Friday, 25 February 2011 10:23

Tracking & Measuring ROI

With today's tougher competition, market volatility, and greater individual and team accountability, you must prove that your marketing efforts are getting the desired results. Virtually every dollar you spent on marketing today must be justified as both effective and efficient in terms of Return Of Marketing Investment (ROMI). This increasing accountability has forced marketers to develop various measurement approaches. But first of all, what to measure?

Generally, measurements should be taken to track the effectiveness of expenditure, including marketing program components and budgets; as well as the quantity and quality of customer response, reactions, and behaviors. The difficulty of measuring is that depending on the particular industry or business category, up to 70% of marketing expenditures may be devoted to programs and activities that cannot be linked to short-term incremental cash flow/profits, yet can be seen as improving brand equity. Therefore measuring the long-term impact on consumers is crucial for assessing ROMI.

Jonathan Knowles argues that "for marketers to secure a seat in a corporate management team, they must go beyond financial ROI measurement to address whether brands enable the business to generate superior returns over time." Some of his advice is listed below:

  1. To qualify a brand as an asset in financial terms, marketers need to measure it in terms of its ability to generate future cash flow.

  2. Marketers can create value only by changing customer behavior, because changes in attitude don't generate cash flow.

  3. Marketers should measure brand equity in a way that captures the source and scale of the emotional component the brand adds to the functionality of the product.

With these things in mind, the objective of ROMI measurement is to dis-aggregate brand marketing and communication programs into a more granular format and structure that enables assessing the individual pieces and their relative contribution to raising overall entire brand equity and financial value, as well as their collective impact.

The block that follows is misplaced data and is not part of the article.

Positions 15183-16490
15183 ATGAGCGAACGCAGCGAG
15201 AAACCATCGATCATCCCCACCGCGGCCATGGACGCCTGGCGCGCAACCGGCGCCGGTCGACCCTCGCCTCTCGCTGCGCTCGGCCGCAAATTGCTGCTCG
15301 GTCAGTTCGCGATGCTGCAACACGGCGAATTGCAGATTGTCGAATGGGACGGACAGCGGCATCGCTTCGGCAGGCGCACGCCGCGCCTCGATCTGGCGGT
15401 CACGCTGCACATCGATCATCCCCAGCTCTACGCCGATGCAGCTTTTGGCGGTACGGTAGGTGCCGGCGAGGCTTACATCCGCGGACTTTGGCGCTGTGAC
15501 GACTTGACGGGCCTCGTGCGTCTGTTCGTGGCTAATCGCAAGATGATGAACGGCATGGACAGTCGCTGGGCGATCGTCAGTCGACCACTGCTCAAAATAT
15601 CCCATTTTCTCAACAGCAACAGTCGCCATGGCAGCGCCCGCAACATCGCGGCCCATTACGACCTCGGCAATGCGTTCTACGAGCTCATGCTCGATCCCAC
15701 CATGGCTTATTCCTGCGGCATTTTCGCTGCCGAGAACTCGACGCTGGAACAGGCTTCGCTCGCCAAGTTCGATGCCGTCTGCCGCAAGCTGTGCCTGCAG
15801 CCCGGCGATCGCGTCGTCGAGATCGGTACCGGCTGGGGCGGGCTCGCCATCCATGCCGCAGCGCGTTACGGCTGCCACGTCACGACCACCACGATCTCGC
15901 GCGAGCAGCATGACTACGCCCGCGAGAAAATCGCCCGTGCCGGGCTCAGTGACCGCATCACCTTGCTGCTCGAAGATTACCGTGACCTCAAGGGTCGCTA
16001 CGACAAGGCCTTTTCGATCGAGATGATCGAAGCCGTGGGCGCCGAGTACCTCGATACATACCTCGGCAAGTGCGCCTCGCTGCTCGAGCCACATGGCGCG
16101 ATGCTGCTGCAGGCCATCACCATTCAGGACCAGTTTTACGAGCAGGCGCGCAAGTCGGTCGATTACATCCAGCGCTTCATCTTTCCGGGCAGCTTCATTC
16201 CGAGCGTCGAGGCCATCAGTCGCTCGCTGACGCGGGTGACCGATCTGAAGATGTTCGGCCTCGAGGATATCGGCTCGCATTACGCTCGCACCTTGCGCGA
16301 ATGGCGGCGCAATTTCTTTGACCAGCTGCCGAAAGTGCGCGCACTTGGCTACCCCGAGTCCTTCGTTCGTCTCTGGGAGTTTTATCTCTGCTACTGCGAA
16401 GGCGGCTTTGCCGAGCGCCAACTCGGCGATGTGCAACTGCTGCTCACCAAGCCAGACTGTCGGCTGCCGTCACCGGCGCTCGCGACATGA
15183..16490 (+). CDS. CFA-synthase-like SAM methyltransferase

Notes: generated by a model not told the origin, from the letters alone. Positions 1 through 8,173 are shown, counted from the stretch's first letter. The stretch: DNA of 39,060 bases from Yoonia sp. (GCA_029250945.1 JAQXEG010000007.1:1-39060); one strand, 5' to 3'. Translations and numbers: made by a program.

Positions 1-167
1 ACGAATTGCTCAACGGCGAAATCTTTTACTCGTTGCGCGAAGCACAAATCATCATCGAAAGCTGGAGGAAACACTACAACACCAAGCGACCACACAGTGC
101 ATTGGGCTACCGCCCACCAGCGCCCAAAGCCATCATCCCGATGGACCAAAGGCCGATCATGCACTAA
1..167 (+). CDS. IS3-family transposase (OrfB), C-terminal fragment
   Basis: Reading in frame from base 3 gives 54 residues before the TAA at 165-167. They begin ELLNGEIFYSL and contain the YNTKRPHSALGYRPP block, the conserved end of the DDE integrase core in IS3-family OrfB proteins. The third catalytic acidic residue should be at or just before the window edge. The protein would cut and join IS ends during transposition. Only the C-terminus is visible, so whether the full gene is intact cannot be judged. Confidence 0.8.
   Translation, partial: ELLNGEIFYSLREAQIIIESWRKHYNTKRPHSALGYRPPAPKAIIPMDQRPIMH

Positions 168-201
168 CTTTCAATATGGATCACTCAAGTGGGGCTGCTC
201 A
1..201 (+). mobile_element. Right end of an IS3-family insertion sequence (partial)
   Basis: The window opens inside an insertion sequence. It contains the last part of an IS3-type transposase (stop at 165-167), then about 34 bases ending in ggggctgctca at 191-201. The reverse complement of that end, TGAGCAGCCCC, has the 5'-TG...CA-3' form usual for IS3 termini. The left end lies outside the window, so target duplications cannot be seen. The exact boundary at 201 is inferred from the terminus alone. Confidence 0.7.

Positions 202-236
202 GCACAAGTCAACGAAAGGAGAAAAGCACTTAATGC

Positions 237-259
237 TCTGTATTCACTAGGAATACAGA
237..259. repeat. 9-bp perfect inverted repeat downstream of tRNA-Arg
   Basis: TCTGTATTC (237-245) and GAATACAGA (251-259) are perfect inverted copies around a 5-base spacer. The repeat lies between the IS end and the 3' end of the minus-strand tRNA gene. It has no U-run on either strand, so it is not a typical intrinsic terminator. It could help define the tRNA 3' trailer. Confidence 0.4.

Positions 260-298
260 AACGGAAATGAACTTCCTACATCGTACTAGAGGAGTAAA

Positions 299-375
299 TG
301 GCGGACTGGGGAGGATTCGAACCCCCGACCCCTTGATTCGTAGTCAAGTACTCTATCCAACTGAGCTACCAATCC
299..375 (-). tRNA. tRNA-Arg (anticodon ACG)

The ideal measurement system would provide complete, up-to-date, and relevant information on the brand and all its competitors, to the right decision makers at the right time within the organization. Crucial to designing a brand tracking, measuring, and managing system is to understand how brand equity gets created. Similar to the business value chain that provides managers the insight to generate and support business value, the brand value chain is a structured approach to assessing the sources and outcomes of brand equity by which the marketers create brand value (Model can be found at Page 3 of Brand value chain).

If you recall, FiG recently talked about brand auditing, which can be used to set the strategic direction for the brand. As a result of this strategic analysis, a marketing program can be put into place to maximize long-term brand equity. Tracking studies and measurements can then be conducted to provide marketers with current information as to how their brands are performing on the basis of a number of key dimensions identified by the brand audit.

Finally there is no final stage of measuring ROMI. The goal of optimizing marketing effectiveness can’t be achieved through one single measurement approach. Success depends on the on-going adjustments and integration of brand management, all based on a common understanding of the marketing process.